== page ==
It seemed like the City Council was eager to use its remaining weeks of 2021 productively; aside from the Gowanus rezoning it also moved forward the expansion of the New York Blood Center at 310 East 67th Street, which will add another 596,000-square-foot tower to the area, despite opposition from local Councilmember Ben Kallos. 

Thanksgiving is also a time where we look backward and think about what we have to be grateful for.

Proptech has plenty to be grateful for. Apparently, the sector has already raised an ungodly $9.5 billion in 2021, surpassing what it managed to raise in 2019.

Construction is also almost back to pre-pandemic levels in terms of filings; the Real Estate Board of New York reported this past week that there were some 486 permits filed in the third quarter of this year, a 37 percent increase from the previous quarter. (Unfortunately, the size of projects has shrunk and remains below the historical average. But one step at a time.)

And, while third-quarter numbers in investment sales in New York were slightly disappointing, there’s reason for optimism in the fourth quarter.

While the story of offices in 2021 remains one of the more incomplete ones, there was a deal that brought many sighs of relief in the industry: when Google executed on its $2.1 billion purchase option at St. John’s Terminal back in September. In late November, CO sat down with three of the principals in that deal: Google’s Paul Darrah, Oxford’s Adam Frazier and COOKFOX’s Mark Rusitsky to get into the nitty gritty of how it came together and how they’re designing the office of the future.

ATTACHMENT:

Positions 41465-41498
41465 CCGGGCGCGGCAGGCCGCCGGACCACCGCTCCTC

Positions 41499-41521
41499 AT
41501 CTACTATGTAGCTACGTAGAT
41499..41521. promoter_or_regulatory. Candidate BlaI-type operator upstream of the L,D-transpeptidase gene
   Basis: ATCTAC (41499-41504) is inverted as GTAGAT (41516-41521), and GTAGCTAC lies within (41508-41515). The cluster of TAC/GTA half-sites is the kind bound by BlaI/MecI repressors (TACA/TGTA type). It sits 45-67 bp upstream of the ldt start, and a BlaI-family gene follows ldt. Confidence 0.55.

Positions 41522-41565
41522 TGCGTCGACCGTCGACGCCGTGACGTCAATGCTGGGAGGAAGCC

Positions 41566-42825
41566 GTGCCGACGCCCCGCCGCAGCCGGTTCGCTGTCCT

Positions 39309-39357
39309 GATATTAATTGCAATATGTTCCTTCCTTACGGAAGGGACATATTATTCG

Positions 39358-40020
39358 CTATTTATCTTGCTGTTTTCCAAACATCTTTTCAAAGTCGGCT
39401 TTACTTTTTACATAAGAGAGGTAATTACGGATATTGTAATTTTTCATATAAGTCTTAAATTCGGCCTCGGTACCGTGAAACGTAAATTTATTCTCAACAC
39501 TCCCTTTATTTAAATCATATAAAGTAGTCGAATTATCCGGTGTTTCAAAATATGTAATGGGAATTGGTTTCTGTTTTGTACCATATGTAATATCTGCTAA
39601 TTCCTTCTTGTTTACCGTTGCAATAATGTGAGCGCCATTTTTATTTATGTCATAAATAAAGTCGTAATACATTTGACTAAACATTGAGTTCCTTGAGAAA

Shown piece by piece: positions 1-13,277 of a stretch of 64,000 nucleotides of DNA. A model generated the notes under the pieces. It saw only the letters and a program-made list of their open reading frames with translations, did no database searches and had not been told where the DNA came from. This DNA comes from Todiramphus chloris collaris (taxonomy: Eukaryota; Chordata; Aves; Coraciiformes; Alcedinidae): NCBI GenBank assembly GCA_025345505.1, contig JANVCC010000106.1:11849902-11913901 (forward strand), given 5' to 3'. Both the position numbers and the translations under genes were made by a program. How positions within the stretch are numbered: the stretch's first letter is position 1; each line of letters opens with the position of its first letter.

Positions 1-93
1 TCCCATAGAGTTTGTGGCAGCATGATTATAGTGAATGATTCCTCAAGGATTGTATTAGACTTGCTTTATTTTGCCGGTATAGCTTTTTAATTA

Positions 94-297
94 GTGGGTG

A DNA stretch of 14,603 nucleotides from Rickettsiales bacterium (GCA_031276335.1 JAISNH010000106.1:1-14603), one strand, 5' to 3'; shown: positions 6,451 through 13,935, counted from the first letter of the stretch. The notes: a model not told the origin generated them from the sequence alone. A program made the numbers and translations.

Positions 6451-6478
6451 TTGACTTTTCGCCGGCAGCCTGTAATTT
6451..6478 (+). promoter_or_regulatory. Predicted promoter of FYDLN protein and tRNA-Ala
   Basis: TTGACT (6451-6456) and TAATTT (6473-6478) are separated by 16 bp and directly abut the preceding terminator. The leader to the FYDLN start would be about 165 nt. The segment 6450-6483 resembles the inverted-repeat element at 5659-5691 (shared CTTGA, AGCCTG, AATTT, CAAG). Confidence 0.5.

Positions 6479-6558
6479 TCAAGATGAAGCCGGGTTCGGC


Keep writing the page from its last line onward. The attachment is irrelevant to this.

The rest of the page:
We can also look backward with a hint of mystification. One of the more peculiar stories of 2021 real estate came to a somewhat ignominious (but fairly predictable) close: Mitchell Kossoff, the real estate attorney who disappeared back in April, with his clients left wondering where huge chunks of their money had gone, has agreed to surrender himself to law enforcement next week.

On to D.C.!